June 17, 2024

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Apple uses Rapid Security Response for iOS and macOS for the first time – Ars Technica

Apple uses Rapid Security Response for iOS and macOS for the first time – Ars Technica
Zoom in / Macs running macOS Ventura.

apple

When it announced iOS 16, iPadOS 16, and macOS Ventura at its Worldwide Developers Conference last summer, one of the features Apple introduced was something called “Rapid Security Response.” This feature is intended to enable faster and more frequent security patches for Apple’s latest operating systems, particularly for WebKit-related flaws affecting Safari and other apps that use Apple’s built-in browser engine.

Almost a year after WWDC and more than seven months after the release of iOS 16 in September, Apple has finally released a security response flash update. The update is available for iOS and iPadOS devices running 16.4.1 or Macs running 13.3.1, and the update adds (a) to your OS version to indicate that it’s installed.

At this point, it’s not clear if Apple intends to release more information about the specific bugs that are fixed by this security response update; Support page linked in update only General description of Rapid Security Response updates How do they work, and Apple Security Updates page It has not been updated with more information as of this writing.

Apple has released several rapid security response updates to iOS and macOS beta users before now, Including during the iOS 16.4 beta phase, but has not released any to the public until today. It is possible that the updates released to beta users were simply testing the update mechanism rather than applying useful security patches.

As detailed in our macOS Ventura review, Rapid Security Response required significant changes to how encrypted and sealed system volumes in iOS and macOS normally operate. In previous OS versions, all system files were on a signed system volume (SSV), and any change to the files required mounting the entire system volume as a snapshot, patching it, reclosing it, and then mounting it the next time the machine was restarted.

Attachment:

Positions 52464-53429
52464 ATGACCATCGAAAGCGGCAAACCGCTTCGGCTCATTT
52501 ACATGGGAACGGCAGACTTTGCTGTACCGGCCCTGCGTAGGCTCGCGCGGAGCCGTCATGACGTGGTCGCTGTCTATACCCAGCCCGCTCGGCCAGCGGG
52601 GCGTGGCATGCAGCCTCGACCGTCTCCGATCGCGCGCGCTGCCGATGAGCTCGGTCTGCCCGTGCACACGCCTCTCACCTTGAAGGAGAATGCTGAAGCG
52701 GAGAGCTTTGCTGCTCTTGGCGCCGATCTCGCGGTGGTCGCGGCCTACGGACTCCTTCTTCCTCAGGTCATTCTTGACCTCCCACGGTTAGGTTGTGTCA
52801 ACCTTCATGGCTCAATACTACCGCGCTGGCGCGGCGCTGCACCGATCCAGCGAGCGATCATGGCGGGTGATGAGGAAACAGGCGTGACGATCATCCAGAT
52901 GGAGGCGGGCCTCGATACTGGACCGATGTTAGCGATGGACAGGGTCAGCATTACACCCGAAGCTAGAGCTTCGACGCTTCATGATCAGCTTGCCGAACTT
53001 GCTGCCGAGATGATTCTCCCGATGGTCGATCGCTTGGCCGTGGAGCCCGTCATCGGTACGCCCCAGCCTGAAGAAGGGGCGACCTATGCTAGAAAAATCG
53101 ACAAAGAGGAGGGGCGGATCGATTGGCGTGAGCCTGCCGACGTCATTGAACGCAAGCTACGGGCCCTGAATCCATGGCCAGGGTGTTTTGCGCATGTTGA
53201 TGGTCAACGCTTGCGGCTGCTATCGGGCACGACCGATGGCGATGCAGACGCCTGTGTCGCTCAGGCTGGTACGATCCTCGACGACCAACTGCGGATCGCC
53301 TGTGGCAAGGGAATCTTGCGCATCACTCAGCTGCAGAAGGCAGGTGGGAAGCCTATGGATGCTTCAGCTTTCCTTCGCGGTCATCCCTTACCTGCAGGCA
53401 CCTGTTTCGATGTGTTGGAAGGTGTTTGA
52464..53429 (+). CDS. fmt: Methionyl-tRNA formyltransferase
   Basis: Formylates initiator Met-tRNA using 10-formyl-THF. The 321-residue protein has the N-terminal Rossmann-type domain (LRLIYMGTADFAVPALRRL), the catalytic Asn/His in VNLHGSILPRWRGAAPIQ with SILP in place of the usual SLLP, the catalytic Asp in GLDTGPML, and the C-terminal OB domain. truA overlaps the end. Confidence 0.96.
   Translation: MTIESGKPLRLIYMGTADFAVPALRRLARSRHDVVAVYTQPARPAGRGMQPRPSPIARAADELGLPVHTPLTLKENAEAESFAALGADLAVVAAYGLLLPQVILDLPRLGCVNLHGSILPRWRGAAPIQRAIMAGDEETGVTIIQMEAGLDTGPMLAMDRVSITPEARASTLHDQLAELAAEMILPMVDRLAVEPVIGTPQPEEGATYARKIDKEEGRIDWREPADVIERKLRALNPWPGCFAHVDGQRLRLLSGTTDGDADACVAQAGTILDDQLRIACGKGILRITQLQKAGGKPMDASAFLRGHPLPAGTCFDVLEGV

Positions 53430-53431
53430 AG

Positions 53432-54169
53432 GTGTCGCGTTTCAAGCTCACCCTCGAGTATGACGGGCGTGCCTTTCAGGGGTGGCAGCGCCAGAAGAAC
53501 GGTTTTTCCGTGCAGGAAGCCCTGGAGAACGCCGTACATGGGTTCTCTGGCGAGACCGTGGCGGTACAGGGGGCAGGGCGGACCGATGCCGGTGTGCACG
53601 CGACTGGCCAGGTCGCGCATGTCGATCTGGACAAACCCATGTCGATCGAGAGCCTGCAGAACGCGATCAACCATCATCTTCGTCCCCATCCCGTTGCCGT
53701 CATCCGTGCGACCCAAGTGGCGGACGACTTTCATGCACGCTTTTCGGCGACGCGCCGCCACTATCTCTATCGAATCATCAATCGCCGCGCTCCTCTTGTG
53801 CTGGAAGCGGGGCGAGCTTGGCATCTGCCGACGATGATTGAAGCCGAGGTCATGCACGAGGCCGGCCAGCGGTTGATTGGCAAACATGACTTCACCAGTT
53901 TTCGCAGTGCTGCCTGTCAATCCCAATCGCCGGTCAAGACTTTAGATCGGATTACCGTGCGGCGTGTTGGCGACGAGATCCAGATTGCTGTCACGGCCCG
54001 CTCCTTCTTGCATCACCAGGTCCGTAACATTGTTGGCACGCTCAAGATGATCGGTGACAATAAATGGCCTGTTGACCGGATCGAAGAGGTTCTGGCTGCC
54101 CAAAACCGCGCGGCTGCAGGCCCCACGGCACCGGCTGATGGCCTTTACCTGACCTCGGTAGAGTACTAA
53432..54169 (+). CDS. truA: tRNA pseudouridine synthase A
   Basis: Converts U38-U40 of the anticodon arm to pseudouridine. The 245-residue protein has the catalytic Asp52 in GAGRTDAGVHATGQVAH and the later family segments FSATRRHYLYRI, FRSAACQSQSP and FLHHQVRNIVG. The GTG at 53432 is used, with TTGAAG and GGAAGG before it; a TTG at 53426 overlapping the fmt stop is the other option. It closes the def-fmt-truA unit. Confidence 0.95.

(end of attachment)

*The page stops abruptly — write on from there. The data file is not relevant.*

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This setting protects system files from tampering, but the downsides are increased update download sizes, longer update times, and mandatory restarts, something users often put off to avoid interrupting what they’re trying to use their PC for. iOS 16 and macOS Ventura updates move some system files out of SSV into encrypted but smaller, more fragmented SSV extensions. These “cryptocurrencies” can be updated without modifying the main SSV.

Rapid security response updates should generally be smaller than other types of updates.

Rapid security response updates should generally be smaller than other types of updates.

Andrew Cunningham

Rapid Security Response updates won’t always come without reboots—today’s update requires a reboot of the M1 MacBook Air and iPhone 13 Pro—but these updates had smaller file sizes and significantly shorter install times than the 16.4.1 and 13.3.1 updates provided by Apple. Released earlier this month. The iOS 16.4.1(a) update was only 85.7MB on my phone, while the 16.4.1 update was several hundred MB (this will vary from device to device).

Rapid Security Response updates can be disabled in Settings without modifying your settings for downloading and installing other types of iOS and macOS updates. Updates can also be removed after installation.

Today’s update at the beginning threw an error message For people who have tried to install it, but as of publishing this story, it appears that Apple has fixed the issue.